The Industrial Employment (Standing Order) Rules 1946
The Epedemic Dieses Act 1897
The Industrial Disputes Act, 1947
[Sec. 2 (s) “workman” means any person (including an apprentice) employed in any industry to do any manual, unskilled, skilled, technical, operational, clerical or supervisory work for hire or reward, whether the terms of employment be express or implied, and for the purposes of any proceeding under this Act in relation to an industrial dispute, includes any such person who has been dismissed, discharged or retrenched in connection with, or as a consequence of, that dispute, or whose dismissal, discharge or retrenchment has led to that dispute,
but does not include any such person—
(i) who is subject to the Air Force Act, 1950, or the Army Act, 1950, or the Navy Act, 1957; or
(ii) who is employed in the police service or as an officer or other employee of a prison; or
(iii) who is employed mainly in a managerial or administrative capacity; or
(iv) who, being employed in a supervisory capacity, draws wages exceeding 3 [ten thousand rupees] per mensem or exercises, either by the nature of the duties ……………… functions mainly of a managerial nature.]
Section 2(kkk)-“lay-off” means the failure, refusal or inability of an employer on account of shortage of coal, power or raw materials or the accumulation of stocks or the breakdown of machinery or natural calamity or for any other connected reason] to give employment…….”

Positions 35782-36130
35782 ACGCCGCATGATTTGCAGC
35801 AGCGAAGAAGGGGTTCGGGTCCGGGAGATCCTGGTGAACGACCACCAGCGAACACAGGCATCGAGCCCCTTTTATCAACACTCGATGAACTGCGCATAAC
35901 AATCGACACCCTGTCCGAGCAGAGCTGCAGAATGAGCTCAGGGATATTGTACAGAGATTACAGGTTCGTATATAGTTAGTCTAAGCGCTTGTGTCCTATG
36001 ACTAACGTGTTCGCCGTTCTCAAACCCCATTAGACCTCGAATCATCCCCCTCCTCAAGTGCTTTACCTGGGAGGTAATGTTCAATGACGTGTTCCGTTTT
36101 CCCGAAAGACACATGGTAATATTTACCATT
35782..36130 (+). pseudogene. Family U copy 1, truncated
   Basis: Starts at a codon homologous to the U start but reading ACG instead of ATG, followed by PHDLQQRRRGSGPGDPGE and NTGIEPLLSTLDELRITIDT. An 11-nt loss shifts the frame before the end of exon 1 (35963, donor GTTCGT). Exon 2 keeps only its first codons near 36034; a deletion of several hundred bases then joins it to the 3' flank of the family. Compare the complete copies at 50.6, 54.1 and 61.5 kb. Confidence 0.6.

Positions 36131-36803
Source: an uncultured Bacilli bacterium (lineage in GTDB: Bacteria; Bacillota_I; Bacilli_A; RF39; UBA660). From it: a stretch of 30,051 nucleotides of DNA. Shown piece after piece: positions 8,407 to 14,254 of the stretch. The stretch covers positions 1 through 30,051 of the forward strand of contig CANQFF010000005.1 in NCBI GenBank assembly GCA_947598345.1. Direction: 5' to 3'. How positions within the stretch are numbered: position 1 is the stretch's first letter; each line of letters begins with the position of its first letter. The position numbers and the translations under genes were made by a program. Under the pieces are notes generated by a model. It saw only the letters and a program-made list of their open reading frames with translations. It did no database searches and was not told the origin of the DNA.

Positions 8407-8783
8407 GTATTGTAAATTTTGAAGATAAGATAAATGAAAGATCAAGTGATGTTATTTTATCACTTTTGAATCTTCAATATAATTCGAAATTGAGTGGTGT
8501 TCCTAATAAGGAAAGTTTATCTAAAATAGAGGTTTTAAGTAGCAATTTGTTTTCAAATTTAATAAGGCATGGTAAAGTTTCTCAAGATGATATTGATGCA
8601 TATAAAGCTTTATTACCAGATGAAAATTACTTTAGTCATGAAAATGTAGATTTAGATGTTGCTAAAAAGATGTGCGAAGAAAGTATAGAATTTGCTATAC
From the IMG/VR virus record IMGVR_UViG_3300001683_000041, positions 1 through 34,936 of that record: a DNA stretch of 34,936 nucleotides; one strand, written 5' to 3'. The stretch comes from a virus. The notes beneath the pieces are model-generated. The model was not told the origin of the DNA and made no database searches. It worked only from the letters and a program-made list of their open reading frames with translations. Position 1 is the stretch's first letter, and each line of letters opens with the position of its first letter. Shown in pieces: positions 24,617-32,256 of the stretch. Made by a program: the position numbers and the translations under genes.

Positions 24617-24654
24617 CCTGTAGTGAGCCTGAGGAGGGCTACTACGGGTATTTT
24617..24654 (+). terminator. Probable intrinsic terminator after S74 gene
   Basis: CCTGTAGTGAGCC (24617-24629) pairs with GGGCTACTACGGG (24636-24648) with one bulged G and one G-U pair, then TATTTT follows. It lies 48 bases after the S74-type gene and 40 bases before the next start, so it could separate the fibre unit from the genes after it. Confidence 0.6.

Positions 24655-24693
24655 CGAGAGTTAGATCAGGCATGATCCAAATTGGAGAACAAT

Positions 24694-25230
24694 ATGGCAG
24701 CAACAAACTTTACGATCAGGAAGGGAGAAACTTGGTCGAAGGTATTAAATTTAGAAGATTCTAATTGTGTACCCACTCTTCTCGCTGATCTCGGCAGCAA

Section 25C-“Whenever a whose name is borne on the muster-rolls of an industrial establishment and who has completed not less than one year of continuous service under an employer is laid-off, whether continuously or intermittently, he shall be paid by the employer for all days during which he is so laid- off, except for such weekly holidays as may intervene, compensation which shall be equal to fifty per cent of the total of the basic wages and dearness allowance that would have been payable to him had he not been so laid-off.
Provided that if during any period of twelve months, a workman is so laid-off for more than forty-five days, no such compensation shall be payable in respect of any period of the lay-off after the expiry of the first forty-five days, if there is an agreement to that effect between the workman and the employer.”
The Code on wages 2019